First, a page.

Superstorm Sandy made an unusual left turn 10 years ago and slammed head first into the population dense East Coast, changing history forever.

People often forget the beginning. Sandy was born in the Caribbean on Oct. 22, 2012, only six hours after becoming Tropical Depression 18. In two days Sandy was a hurricane, weaving through the Caribbean, dealing a blow to Jamaica before scraping Haiti and making landfall in Cuba as a Category 3 hurricane.

Sandy’s toll on the Caribbean read like a twisted box score: Jamaica: $100 million in damage, 1 dead; Cuba: more than 171,000 home damaged, more than 16,000 of them destroyed, 11 dead; Haiti: more than 27,000 homes damaged or destroyed, 54 dead; Bahamas: $300 million in damage, 2 dead; Dominican Republic: more than 20,000 people displaced, 3 dead.

Next, Sandy skirted up the southern East Coast, past Florida, North Carolina and Virginia. And even though it had weakened by this point, the storm still managed to cause flooding and inundated low-lying areas like North Carolina’s Outer Banks.

But the worst for the U.S. would come when Sandy swerved west, dealing a left haymaker square on the jaw of the mid-Atlantic, particularly New Jersey and New York.

Sandy was massive before it made landfall in the U.S. Tropical storm force winds extended outward in diameter nearly from southwest to northeast, the biggest circulation of any tropical system on record.  

The sheer size of the storm played an important role in the devastation Sandy dealt to the East Coast. Size matters among the many factors that influence storm surge, because bigger storms impact a greater area of the ocean over a longer period of time than smaller storms, thereby enabling a large storm to push more ocean water ashore.

As a result, coastal areas in New York, New Jersey and Connecticut experienced massive storm surges. Kings Point, New York, took on 12.65 feet of storm surge alone. Total water levels at Battery Park, on the southern tip of Manhattan, rose to nearly 14 feet.

This aerial photo shows burned-out homes in the Breezy Point section of the Queens borough New York after a fire on Tuesday, Oct. 30, 2012. The tiny beachfront neighborhood told to evacuate before Sandy hit New York burned down as it was inundated by floodwaters, transforming a quaint corner of the Rockaways into a smoke-filled debris field. (AP Photo/Mike Groll)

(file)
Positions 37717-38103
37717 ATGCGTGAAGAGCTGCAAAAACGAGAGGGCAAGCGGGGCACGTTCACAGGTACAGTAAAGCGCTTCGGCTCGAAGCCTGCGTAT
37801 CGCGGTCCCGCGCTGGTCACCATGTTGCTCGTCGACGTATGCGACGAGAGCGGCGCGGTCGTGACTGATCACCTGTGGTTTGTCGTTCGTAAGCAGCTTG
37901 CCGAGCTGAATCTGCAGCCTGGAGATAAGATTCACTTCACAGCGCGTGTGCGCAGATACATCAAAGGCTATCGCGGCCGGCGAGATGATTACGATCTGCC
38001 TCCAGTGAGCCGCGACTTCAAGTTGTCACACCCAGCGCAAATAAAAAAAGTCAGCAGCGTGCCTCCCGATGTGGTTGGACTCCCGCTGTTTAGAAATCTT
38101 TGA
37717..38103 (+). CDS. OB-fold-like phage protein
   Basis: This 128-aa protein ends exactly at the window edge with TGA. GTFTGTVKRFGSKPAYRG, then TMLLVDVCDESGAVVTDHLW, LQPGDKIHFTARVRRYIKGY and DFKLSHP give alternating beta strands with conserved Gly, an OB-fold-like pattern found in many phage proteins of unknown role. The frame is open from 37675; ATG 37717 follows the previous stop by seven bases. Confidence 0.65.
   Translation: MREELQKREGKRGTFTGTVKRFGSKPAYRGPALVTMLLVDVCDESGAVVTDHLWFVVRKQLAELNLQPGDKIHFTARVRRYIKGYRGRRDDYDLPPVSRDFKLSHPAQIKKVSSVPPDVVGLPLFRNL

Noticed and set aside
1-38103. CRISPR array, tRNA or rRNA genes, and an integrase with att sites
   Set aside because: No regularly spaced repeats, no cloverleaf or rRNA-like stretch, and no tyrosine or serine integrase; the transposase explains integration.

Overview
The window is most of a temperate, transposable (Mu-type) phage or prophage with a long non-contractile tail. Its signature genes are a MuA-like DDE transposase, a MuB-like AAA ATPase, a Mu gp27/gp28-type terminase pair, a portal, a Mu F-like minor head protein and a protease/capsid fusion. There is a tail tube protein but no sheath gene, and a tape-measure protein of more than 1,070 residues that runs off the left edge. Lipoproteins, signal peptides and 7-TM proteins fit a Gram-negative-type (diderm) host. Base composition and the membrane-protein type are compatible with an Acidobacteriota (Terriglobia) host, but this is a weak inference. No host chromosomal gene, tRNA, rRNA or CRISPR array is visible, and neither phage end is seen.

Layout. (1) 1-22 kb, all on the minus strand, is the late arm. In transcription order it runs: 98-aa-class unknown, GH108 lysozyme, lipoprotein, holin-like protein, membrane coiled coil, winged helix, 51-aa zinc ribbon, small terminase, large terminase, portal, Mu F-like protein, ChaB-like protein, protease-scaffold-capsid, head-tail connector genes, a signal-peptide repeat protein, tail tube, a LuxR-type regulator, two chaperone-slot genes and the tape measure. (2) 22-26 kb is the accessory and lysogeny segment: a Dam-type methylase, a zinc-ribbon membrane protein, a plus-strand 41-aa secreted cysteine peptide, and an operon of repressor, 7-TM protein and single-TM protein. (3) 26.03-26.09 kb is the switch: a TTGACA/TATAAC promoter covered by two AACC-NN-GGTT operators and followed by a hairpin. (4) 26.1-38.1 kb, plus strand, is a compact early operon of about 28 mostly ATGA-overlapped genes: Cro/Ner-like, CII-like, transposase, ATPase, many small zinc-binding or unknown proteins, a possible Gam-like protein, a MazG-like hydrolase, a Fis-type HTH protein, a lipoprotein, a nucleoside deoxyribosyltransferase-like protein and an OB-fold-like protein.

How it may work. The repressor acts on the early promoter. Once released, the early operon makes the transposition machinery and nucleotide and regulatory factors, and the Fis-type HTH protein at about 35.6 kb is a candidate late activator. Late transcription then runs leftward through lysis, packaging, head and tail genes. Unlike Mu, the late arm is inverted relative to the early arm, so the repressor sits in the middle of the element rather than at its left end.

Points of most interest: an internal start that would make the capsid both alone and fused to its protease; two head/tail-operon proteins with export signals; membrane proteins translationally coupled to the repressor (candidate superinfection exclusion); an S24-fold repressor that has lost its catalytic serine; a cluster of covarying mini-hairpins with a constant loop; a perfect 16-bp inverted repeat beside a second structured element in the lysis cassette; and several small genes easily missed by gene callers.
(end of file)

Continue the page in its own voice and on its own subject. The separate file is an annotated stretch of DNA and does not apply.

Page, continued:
This aerial photo shows burned-out homes in the Breezy Point section of the Queens borough New York after a fire on Tuesday, Oct. 30, 2012. The tiny beachfront neighborhood told to evacuate before Sandy hit New York burned down as it was inundated by floodwaters, transforming a quaint corner of the Rockaways into a smoke-filled debris field.

(AP Photo/Mike Groll)

That storm surge quickly crept into Queen’s oceanfront Breezy Point neighborhood and infamously set off a six-alarm fire at around 10 p.m. local time. With streets flooded, firefighters couldn’t traverse the area and the fire soon spread to the entire neighborhood, reducing more than 130 homes to an ashen scar.

The same was true for New Jersey, where Sandy made landfall. In casino-rich Atlantic City, New Jersey, nearly 9 feet of water swept ashore, damaging a section of the boardwalk and washing away roads and portions of homes in the area.

Seaside Heights, New Jersey, along with its iconic boardwalk and amusement rides, also fell victim to Sandy’s storm surge, slipping into the sea. An indelible image emerged from the scene: The skeleton of The Star Jet rollercoaster jutting out of the Atlantic Ocean, its tracks taking on waves.

A crane demolishes the JetStar roller coaster more than 6 months after it fell into the ocean during Superstorm Sandy on May 14, 2013 in Seaside Heights, New Jersey. (John Moore/Getty Images)

A crane demolishes the JetStar roller coaster more than 6 months after it fell into the ocean during Superstorm Sandy on May 14, 2013 in Seaside Heights, New Jersey.

(John Moore/Getty Images)

Tens of millions of dollars in damage were dealt to New Jersey’s boardwalks alone.

Water cut through the barrier island of Mantoloking, New Jersey, dramatically eroding the sand and cutting off homes from inland New Jersey. The same devastating scene played out along more than 100 miles of New Jersey coastline, particularly in Ocean and Monmouth counties. By the time Sandy had left New Jersey, some 346,000 homes were damaged or destroyed in the state, The New York Times reports.

These are just a couple of the thousands of storylines that unfolded in late October 10 years ago. Because of the size and scope of Superstorm Sandy it’s nearly impossible to tell them all.

But all told, Sandy claimed 159 livesNearly half of all the people killed in the U.S. drowned in Sandy’s intense storm surge flooding. And the storm was the second costliest hurricane in U.S. history, racking up over $80 billion in total damage along the East Coast, from Maine to North Carolina.

Sandy can never be forgotten after altering the lives of so many people in such a dramatic fashion. And especially not now, 10 years on.

The Weather Company’s primary journalistic mission is to report on breaking weather news, the environment and the importance of science to our lives. This story does not necessarily represent the position of our parent company, IBM.

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